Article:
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This article has been written by Anindita Deb, a student of Symbiosis Law School, Noida. The objective of this article is to discuss the amendments made to insurance legislations in 2021 and the provisions under them.


Two very important Bills related to the insurance sector have been passed by the Lok Sabha which amend the legal framework surrounding insurance regulations. The Bills are the Insurance (Amendment) Bill, 2021 and the General Insurance Business (Nationalisation) Amendment Bill, 2021. The article will further discuss the provisions under both.

The Insurance (Amendment) Bill, 2021

Ms. Nirmala Sitharaman, Minister of Corporate Affairs, introduced the Insurance (Amendment) Bill, 2021, in the Rajya Sabha on March 15, 2021. The Insurance Act of 1938 is amended by this Bill. The Act establishes a framework for the operation of insurance companies and governs the relationship between insurers, policyholders, shareholders, and regulators, i.e., the Insurance Regulatory and Development Authority of India (IRDAI). The main objective of this Bill is to enhance the amount of foreign capital that can be invested in an Indian insurance company.

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Provisions of the Bill

The Bill has amended provisions of the Insurance Act, 1938 with respect to foreign investment and investment of assets in the India insurance companies. 

Foreign investment

Foreign investors can own up to 49 percent of an Indian insurance company, which must be owned and controlled by an Indian corporation under this Act. The Bill raises the foreign investment ceiling in Indian insurance companies from 49 percent to 74 percent and removes ownership and control restrictions. However, additional conditions imposed by the central government may apply to such foreign investment.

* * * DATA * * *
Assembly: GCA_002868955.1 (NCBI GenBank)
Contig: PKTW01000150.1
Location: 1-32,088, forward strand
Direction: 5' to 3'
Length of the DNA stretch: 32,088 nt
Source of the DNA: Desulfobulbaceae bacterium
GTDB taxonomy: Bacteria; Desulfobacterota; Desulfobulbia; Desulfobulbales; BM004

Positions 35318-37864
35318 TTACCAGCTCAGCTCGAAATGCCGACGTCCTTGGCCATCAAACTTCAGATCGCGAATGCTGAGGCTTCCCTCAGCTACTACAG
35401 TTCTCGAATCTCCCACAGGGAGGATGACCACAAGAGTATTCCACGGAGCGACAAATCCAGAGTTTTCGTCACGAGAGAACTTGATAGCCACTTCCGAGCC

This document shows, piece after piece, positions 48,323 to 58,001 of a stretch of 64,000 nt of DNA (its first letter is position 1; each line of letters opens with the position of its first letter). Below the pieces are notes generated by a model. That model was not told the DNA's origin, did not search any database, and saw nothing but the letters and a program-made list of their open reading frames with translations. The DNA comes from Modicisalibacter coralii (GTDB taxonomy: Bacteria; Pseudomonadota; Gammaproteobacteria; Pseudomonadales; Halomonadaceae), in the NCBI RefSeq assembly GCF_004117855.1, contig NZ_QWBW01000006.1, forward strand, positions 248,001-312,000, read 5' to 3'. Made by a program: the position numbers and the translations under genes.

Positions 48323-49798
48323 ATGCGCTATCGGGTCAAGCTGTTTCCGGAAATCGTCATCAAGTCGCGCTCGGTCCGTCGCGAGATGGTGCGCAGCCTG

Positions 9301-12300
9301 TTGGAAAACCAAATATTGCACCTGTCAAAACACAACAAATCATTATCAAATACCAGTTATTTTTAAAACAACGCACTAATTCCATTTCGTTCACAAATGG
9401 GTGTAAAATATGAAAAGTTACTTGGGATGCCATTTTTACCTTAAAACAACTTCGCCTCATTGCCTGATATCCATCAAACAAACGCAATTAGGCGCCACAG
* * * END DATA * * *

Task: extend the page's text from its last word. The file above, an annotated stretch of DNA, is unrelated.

The term “total foreign investment” refers to both direct and indirect foreign investment.

Foreign Direct Investment refers to money invested directly by a foreigner, whereas Indirect Foreign Investment refers to money invested indirectly by an Indian company (owned or managed by foreigners) in another Indian entity.

A majority of the directors, senior management personnel, and at least one of the chairpersons of the Board, Managing Director, and the CEO of a foreign-invested Indian insurance company must be a citizen of India.

Investment of Assets

The Act mandates that insurers maintain a minimum investment in assets adequate to cover their insurance claim obligations. If the insurer is incorporated or domiciled outside of India, the assets must be held in a trust in India and entrusted to trustees who must be Indian citizens. This will also apply to an insurer incorporated in India if at least: 

  1. 33 percent of the capital is owned by investors domiciled outside India, or 
  2. 33 percent of the members of the governing body are domiciled outside India, according to the Act’s explanation. 

The Bill removes this explanation.

Importance of the Bill

The implementation of this Bill will serve the following benefits:

  • With the increase in foreign ownership to 74 per cent, global best practices in terms of insurance products may be included in the future. It would also aid in the reduction of insurance product costs in India.
  • It is beneficial to Indian promoters since it allows them to maintain control over management and the board of directors, and the additional capital inflow will provide them with finances to pursue growth.
  • It will benefit minor insurance players or those whose sponsors do not have the financial resources to invest more cash, thereby strengthening them and creating competition in the business.
  • It is expected to assist local private insurers in rapidly growing and expanding their footprint across India, which has one of the lowest levels of insurance penetration in the world.

Insurance penetration in India

  • India’s insurance penetration is currently at 3.7% of GDP, compared to the global average of 6.31%.
  • The life insurance industry’s growth has slowed to 11-12 per cent from 15-20 per cent till the fiscal year 2020, as the pandemic has prompted customers to save money rather than invest in stocks or life insurance plans.